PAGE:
The Guest Column

19th January 1997

India reaches out to her neighbours

by Stanley Kalpage

The government of India's prime minister Deve Gowda is making a determined effort to solve some long-standing problems with India's neighbours. Agreements on the sharing of the Ganges' water have been signed with both Nepal and Bangladesh. Soon after her election last year, Sheikh Hasina Wajed visited New Delhi and was warmly received. In a return visit to Dhaka, Deve Gowda announced that immediate action will be initiated on improving trade and economic relations. The Indo-Bangladesh water treaty has evidently opened the way for bilateral cooperation on a mutually beneficial basis in a range of other areas.

The Ganges

During the election campaign in Bangladesh both prime minister Sheikh Hasina and her arch rival, opposition leader Khaleda Zia, had promised to reach an agreement with India on the equitable sharing of the waters of the Ganges and other rivers, common to both India and Bangladesh. Sheikh Hasina's Awami League has been closer to India than Khaleda Zia's Bangladesh National Party. Sheikh Hasina's father, Bangabhandur Sheikh Mujibur Rahman, formed the Awami League after leading his country to independence from Pakistan in 1971.

Non-Congress governments have always shown greater readiness to solve the perennial water problem between India and Bangladesh which has even been raised at the United Nations in 1975 when a consensus resolution urged both counties to solve the problem through negotiations. With India controlling the Ganges water through the Farraka barrage, some 18 km upstream from the point of entry of the river into Bangladesh, both floods and drought have caused problems for Bangladesh as the waters were controlled by the Indian side at the Farraka barrage. Bangladesh has accused India of dragging her feet on a solution to the problem. In 1977, during the period of the Janatha government in India, the two countries agreed to share the waters of the Ganges with Bangladesh receiving some 34,000 cusecs (1 cusec is 28 litres per second) of water during the dry season. The agreement was criticised in India for compromising India's interests and expired in November 1982. Since then no serious attempt has been made to arrive at a long term solution to the Ganges water dispute.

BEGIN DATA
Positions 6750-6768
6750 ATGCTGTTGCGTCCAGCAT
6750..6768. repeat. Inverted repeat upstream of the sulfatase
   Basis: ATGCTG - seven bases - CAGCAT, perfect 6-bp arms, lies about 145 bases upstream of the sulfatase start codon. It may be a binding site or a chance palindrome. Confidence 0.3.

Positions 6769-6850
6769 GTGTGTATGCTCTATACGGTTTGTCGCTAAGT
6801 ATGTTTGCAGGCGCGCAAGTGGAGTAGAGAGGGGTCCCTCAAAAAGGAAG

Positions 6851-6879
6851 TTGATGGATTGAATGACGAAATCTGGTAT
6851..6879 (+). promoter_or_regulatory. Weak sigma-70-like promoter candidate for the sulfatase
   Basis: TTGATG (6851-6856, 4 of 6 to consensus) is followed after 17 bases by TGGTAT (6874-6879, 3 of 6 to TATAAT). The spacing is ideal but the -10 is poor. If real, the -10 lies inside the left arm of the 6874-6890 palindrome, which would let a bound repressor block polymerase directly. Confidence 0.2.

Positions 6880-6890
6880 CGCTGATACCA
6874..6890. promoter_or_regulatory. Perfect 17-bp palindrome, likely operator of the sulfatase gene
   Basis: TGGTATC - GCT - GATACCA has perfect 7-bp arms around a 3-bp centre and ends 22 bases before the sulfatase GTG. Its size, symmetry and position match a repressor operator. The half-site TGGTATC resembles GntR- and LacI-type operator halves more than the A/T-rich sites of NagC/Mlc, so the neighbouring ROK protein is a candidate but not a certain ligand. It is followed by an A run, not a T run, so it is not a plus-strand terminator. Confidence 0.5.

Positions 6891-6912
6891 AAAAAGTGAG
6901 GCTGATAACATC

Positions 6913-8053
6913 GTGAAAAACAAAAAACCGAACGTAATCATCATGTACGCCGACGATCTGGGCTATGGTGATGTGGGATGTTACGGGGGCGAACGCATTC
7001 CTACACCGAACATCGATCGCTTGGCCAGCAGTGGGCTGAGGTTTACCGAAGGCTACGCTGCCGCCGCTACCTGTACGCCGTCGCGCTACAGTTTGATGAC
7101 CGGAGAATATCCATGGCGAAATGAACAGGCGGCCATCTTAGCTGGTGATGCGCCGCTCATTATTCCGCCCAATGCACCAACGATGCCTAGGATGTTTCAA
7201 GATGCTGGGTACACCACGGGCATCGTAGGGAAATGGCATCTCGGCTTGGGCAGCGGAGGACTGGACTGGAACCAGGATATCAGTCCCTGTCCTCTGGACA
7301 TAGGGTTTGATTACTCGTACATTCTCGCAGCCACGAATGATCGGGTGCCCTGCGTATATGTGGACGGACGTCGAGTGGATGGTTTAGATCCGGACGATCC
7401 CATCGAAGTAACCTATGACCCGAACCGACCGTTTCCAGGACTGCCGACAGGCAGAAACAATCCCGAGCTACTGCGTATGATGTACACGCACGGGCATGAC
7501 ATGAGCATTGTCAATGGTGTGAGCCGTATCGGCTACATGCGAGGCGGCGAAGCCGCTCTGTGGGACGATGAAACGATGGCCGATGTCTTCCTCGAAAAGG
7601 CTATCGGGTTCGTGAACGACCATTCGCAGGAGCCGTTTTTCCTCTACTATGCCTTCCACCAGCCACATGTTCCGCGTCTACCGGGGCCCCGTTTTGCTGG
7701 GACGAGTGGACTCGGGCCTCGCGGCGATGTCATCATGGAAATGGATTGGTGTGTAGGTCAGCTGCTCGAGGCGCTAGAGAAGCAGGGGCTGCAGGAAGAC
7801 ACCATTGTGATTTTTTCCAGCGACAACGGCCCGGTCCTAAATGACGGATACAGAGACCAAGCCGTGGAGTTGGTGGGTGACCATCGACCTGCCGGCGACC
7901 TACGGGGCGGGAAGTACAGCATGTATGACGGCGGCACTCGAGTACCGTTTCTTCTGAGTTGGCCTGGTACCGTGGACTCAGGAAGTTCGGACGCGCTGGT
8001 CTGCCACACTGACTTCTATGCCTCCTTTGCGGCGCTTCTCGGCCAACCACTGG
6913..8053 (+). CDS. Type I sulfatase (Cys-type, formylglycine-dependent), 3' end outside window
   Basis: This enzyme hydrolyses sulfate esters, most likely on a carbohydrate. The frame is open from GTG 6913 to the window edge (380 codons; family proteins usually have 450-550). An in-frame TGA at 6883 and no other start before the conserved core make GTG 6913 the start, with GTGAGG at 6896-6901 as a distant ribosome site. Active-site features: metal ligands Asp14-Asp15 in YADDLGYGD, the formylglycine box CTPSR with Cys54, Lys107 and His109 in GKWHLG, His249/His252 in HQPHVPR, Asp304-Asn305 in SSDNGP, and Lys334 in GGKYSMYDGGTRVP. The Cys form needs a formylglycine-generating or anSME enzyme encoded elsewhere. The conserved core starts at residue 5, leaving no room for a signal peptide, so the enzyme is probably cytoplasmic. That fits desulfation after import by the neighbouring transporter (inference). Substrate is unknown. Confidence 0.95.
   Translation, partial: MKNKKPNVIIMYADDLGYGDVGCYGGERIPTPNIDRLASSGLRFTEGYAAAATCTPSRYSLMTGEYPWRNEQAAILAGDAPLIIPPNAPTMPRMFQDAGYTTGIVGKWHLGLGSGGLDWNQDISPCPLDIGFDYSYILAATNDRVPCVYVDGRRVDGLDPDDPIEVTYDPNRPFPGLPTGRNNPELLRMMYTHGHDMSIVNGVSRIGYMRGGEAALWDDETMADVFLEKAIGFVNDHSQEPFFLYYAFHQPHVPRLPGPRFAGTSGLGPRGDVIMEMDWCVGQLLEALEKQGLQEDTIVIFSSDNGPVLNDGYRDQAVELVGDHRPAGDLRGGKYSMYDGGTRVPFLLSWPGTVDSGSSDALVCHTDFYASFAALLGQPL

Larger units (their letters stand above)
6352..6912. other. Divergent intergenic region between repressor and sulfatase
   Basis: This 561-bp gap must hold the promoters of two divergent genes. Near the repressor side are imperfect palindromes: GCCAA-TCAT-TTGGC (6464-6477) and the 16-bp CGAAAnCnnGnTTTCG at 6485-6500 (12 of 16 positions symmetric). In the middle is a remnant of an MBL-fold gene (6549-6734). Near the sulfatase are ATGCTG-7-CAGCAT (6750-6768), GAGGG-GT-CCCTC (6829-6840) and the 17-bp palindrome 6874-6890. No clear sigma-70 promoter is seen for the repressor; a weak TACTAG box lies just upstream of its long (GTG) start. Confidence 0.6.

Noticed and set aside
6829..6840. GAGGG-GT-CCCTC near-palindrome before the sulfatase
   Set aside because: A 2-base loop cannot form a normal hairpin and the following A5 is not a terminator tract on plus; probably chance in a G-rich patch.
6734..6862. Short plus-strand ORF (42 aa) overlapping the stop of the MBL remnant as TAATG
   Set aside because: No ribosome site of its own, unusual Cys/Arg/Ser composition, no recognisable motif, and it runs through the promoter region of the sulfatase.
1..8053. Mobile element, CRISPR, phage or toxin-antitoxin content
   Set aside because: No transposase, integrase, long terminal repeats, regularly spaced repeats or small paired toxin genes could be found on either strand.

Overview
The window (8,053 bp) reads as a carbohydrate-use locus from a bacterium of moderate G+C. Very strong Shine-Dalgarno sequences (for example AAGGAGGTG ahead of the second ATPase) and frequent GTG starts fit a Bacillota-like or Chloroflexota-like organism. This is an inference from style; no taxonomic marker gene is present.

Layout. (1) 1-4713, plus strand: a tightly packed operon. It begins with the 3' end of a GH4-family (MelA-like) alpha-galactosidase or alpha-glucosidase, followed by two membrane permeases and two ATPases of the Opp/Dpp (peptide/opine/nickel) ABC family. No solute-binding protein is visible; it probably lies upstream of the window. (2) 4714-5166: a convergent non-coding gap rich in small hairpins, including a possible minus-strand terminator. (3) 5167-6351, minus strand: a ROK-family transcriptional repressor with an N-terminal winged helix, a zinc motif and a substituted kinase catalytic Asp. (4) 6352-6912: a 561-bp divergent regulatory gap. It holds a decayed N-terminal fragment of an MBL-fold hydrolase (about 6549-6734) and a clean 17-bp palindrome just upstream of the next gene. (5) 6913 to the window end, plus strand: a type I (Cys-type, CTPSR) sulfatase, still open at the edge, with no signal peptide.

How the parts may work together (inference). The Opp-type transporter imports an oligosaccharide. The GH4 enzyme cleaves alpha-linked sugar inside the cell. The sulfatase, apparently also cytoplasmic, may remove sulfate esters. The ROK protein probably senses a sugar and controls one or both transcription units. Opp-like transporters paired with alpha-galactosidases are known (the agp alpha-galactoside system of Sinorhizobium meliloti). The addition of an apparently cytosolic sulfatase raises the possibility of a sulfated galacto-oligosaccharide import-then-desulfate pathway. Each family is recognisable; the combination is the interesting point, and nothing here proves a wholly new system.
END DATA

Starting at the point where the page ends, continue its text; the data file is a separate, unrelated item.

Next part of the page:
More recently, in December 1996, Deve Gowda and Hasina Wajed signed a 30 year treaty between India and Bangladesh where the two countries have agreed to appoint a joint committee consisting of an equal number of representatives from each side to observe and record the daily flows below Farraka barrage, to submit all data collected by it together with an yearly report to both governments. The manner in which the water is to be shared is detailed in the agreement.

The water sharing treaty has been hailed as an 'historic' document and was greeted with euphoria in Bangladesh. However, it is being criticised by experts in India who say that it is based on outdated figures on the flow of water at the Farraka barrage. The treaty has been signed, they say, on the basis of the average availability of the water between 1949 and 1988 at the Farraka barrage. Since then however water levels have been steadily falling and there is not as much water for sharing as is projected in the treaty. The treaty is said to be in Bangladesh's favour and would spell trouble for West Bengal which needs the water to clear the sediments weighing down the Calcutta and Haldia ports. Jyoti Basu, the chief minister of West Bengal, played a critical role in promoting the agreement.


In the negotiations during Deve Gowda's visit to Dhaka both sides have agreed that immediate action will be initiated to improve trade and economic relations. A joint economic commission at the level of foreign ministers is to be convened at an early date. Mr. Gowda announced tariff concessions on 500 items to be effective from the first of March this year. New Delhi has also agreed to remove all non tariff and para tariff barriers under the SAPTA (South Asian Preferential Trade Agreement). Bangladeshi goods will thus have wide access to the Indian market. As with practically all her neighbours, India has a positive trade balance with Bangladesh. The removal of tariff and non tariff barriers on Bangladeshi goods imported into India should help Bangladesh to increase her exports to India and to reduce her unfavourable trade balanace.

The "Gujral doctrine"

India's recent agreements, first with Nepal and now Bangladesh, are part of her attempt to restructure her relations with neighbours in South Asia, other than Pakistan. It is in keeping with the 'Gujral doctrine' which postulates that India's South Asian policy should not be Pakistan-centred but should actively seek to promote friendly and positive relations with neighbours in the region. This would serve to isolate Pakistan and portray India as a bastion of democracy and secularism. Says Gujral, India's minister for external affairs, 'the (water-sharing) treaty opens a new chapter in South Asian co-operation and also the realization that we will only gain by co-operation."

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